Town Hall

Town Hall

Thursday, January 16, 2014

CAPITAL OF KANSAS

photo by Kevin Surbaugh


Before it became the Kansas capital, Topeka was the seat of a free-state government — an alternative to the official pro-slavery territorial legislature elected in 1855. These two bodies represented opposing factions in Kansas’ battle over slavery. Antislavery Kansans refused to recognize the official legislature because the elections had been heavily tainted by fraud: thousands of residents from pro-slavery Missouri crossed the border to cast illegal ballots in Kansas. The antislavery faction elected its own delegates in 1855 to draw up a state constitution. Lest the situation devolve into all-out civil war, President Franklin Pierce ordered federal troops to march into Topeka in July 1856 and shut down the free-state government. But the city remained a hotbed of antislavery agitation. When Kansas finally gained admission to the Union in 1861 - as a free state - Topeka became the lawful capital.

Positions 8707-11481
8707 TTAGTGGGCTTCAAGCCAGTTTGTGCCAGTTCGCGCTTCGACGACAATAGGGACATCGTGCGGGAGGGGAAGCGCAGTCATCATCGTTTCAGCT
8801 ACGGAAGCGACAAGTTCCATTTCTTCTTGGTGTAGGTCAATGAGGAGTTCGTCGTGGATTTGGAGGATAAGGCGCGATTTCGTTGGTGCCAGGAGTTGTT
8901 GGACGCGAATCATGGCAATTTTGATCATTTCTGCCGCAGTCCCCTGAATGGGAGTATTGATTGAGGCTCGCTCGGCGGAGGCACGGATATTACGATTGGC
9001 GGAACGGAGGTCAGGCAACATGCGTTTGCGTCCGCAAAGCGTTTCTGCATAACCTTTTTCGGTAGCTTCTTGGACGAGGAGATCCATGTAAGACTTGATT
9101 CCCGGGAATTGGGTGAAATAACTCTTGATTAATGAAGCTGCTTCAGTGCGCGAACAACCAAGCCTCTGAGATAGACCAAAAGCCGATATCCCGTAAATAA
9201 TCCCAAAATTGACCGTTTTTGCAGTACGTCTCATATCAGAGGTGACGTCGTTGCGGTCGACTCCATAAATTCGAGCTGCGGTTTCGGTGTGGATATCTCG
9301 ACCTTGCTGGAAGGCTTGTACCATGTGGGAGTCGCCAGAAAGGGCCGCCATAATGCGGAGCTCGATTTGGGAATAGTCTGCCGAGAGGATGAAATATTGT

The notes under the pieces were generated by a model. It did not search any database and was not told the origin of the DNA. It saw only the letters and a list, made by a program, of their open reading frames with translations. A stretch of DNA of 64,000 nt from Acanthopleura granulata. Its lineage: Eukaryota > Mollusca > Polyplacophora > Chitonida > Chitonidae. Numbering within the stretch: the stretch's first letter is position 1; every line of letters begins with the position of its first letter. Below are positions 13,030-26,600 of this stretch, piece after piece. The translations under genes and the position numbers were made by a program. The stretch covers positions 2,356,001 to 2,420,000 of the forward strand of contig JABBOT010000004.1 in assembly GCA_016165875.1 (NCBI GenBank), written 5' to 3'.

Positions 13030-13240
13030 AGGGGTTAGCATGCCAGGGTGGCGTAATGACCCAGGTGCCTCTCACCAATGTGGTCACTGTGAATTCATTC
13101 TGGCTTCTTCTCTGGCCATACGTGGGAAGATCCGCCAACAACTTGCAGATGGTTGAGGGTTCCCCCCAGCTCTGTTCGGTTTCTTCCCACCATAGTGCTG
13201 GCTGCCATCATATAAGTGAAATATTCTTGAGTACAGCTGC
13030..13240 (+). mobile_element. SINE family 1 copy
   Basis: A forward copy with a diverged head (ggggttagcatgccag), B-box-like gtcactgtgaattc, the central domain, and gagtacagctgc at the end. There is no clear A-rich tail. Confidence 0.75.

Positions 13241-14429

Topeka was also the birthplace of U.S. Vice President Charles Curtis (b.1860). Curtis was the first American Indian and the first Kansan to hold the office.
photo by Kevin Surbaugh

Inscription:
Topeka was founded in 1854 at the site of Papan's Ferry where a branch of the Oregon Trail crossed the Kansas river as early as 1842. Anti-slavery leaders framed the Topeka Constitution, 1855, in the first attempt to organize a state government. The next year their legislature was dispersed by U.S. dragoons under orders from President Franklin Pierce. (So Pierce was omitted when Topeka named streets after the Presidents.) In the late 1850's negroes bound north on the "underground railway" were hidden here by John Brown. Topeka became capital in 1861 when Kansas was admitted to the Union and the slavery conflict flamed into Rebellion.

After the war, in 1868, the Santa Fe railroad, promoted by C.K. Holliday, a city founder, first started building from Topeka. This was the birthplace, in 1860, of Vice President Charles Curtis; part Kaw Indian, the only "native American" to reach so high an office.



Location:
Roadside turnout,
at 37th Street and South Topeka Avenue  (U. S. 75)
photo by Kevin Surbaugh


Handicapped Accessibility:
The parking in front of the marker is paved and it can be viewed from the car, so it is fairly accessible.

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